The third risk, which deserves far more attention than it is getting, is that by stepping in to save the auto industry the government is going against the spirit of what it has preached around the world for the last 20 plus years. America has demanded that nations treat our companies on their soil the same as they treat their own companies, a concept called “national treatment.”

So far, however there has been no talk of offering aid to Toyota, Honda, BMW, or any other foreign automaker that have factories on our soil and employ our citizens (all the while managing to make a profit, making a great case for government action to dissolve the UAW). “If Japan was doing this, we’d be threatening billions of dollars in retaliation,” said Jeffrey Garten a professor at Yale, who as under secretary of commerce in the 90s tried in vain to get the industry prepared for international competition. “In fact, when they did something a lot more subtle, we threatened exactly that,” referring to calls for import restrictions.

To be fair, it is hard to measure the risks Obama may be willing to take with his plan seeing as so much of it is still a work in progress. In the short term, Democrats are looking at linking $15 billion in immediate loans to a “car czar” who could require or veto transactions or investments, essentially a one-man board of directors. This is huge power, yet the current administration has signaled it would be likely to sign this sort of plan.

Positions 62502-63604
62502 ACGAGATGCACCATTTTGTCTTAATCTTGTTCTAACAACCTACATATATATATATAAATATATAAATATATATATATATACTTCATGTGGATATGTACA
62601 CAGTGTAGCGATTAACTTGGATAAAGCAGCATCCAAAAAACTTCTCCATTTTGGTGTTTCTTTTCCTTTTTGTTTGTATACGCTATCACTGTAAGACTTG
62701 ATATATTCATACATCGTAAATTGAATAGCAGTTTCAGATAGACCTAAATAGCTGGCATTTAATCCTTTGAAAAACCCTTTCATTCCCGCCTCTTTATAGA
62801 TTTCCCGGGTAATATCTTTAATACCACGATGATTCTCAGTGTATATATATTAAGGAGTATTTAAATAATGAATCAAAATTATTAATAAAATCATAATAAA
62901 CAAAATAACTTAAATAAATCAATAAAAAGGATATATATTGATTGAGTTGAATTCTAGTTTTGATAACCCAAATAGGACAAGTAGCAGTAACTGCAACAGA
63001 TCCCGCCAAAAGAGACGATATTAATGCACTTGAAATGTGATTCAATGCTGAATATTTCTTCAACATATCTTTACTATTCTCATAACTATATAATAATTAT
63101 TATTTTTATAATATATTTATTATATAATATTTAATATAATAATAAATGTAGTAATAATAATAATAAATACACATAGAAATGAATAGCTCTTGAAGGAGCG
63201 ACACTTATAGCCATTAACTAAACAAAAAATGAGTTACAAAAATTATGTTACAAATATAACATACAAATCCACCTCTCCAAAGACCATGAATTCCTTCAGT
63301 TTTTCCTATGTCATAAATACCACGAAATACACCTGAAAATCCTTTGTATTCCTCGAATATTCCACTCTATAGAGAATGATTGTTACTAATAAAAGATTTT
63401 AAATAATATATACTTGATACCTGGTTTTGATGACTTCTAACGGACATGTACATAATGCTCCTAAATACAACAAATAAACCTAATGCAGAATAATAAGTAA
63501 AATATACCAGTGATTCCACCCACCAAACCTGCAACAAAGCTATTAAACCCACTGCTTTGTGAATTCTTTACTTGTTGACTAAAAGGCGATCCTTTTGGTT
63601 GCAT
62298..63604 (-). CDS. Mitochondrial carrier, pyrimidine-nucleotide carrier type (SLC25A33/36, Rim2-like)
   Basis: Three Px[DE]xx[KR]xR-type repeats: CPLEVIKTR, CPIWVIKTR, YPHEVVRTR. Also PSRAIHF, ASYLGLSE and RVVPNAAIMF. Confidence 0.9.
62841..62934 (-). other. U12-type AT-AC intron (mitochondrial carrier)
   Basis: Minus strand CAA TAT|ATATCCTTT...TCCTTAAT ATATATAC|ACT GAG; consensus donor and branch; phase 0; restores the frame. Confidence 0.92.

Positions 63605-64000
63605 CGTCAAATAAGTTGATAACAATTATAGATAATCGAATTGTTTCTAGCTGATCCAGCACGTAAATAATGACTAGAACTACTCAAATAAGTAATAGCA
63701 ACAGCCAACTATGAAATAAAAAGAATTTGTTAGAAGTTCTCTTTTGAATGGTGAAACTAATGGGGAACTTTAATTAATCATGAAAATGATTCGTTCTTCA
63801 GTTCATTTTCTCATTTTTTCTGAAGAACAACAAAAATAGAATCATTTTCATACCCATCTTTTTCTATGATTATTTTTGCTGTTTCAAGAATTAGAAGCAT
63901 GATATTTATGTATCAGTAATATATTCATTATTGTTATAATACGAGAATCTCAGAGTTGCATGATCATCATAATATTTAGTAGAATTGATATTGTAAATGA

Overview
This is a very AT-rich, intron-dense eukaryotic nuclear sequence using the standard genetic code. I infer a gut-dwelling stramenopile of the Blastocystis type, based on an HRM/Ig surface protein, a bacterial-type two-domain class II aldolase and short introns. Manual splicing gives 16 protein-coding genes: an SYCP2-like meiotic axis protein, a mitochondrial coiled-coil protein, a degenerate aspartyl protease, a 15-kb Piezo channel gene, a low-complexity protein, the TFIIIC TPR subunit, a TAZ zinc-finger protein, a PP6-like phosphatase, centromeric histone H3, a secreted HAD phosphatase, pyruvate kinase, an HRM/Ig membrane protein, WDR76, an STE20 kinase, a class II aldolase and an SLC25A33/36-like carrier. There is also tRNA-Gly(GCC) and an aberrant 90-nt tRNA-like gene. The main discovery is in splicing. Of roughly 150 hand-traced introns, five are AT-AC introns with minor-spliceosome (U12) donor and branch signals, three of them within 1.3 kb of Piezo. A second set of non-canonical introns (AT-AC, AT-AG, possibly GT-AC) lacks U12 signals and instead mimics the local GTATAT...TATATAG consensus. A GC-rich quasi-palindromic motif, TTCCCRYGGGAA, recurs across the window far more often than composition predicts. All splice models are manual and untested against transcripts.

That $15 billion is just the tip of the iceberg. “After that, we’re in uncharted water,” said Malcolm Salter, a Harvard Business School professor and former adviser to GM and Ford. “Think about this: Who in the federal government would have the tremendous insight needed to fix this industry?” It certainly is not anyone in the US Congress, even less the case when you see the same photograph of Barney Frank and Nancy Pelosi attached to every story on the bailout.

Depending on the role and tactics the government decides to take, the efforts could end up looking a lot like the role of the Japanese Ministry of International Trade and Industry in the 1970s and 80s. To promote the Japanese car industry on the way up, the Ministry pushed companies towards consolidation and even tried to mandate which segments of the market each could participate in. Soichiro Honda, the namesake of the Honda Company, rebelled when told that he should limit himself to motorcycles – a smart decision. Congress denounced this as “industry policy” and argued that it put American makers at a competitive disadvantage and compromised free enterprise.

Now, Congress is doing exactly what the Japanese did, but not as the industry is on its way up, but rather down. The Japanese and others will no double complain, and they would be right, or worse, begin doing the same for their own auto industries. In the end, the most appropriate question to ask as the investor (as we the tax-paying population are in this case) is “would I, or do others, buy the product I’m investing in?” As someone who comes from a family who only buys American cars, the responsible answer is “no” across the board.